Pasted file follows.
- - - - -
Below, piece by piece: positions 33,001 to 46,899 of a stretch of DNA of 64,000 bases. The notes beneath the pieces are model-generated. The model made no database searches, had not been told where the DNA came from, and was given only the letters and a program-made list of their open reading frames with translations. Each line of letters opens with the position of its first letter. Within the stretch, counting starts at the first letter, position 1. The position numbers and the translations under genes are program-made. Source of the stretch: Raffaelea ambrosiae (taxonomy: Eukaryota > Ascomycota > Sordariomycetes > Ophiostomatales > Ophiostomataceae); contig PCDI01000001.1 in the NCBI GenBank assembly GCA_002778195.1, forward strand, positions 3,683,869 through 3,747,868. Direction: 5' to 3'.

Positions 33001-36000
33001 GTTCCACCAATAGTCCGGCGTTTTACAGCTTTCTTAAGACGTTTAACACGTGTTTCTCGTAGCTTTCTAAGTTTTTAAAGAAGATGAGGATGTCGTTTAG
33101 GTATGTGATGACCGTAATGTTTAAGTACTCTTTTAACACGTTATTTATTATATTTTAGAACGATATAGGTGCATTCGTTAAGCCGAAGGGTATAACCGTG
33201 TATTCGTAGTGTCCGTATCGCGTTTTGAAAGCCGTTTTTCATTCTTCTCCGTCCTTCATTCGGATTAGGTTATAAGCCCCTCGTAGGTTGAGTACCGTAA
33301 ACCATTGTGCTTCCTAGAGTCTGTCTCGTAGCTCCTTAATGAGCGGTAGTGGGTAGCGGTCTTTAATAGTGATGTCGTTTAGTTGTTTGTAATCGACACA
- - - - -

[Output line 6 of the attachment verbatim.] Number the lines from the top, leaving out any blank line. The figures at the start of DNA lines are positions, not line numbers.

33301 ACCATTGTGCTTCCTAGAGTCTGTCTCGTAGCTCCTTAATGAGCGGTAGTGGGTAGCGGTCTTTAATAGTGATGTCGTTTAGTTGTTTGTAATCGACACA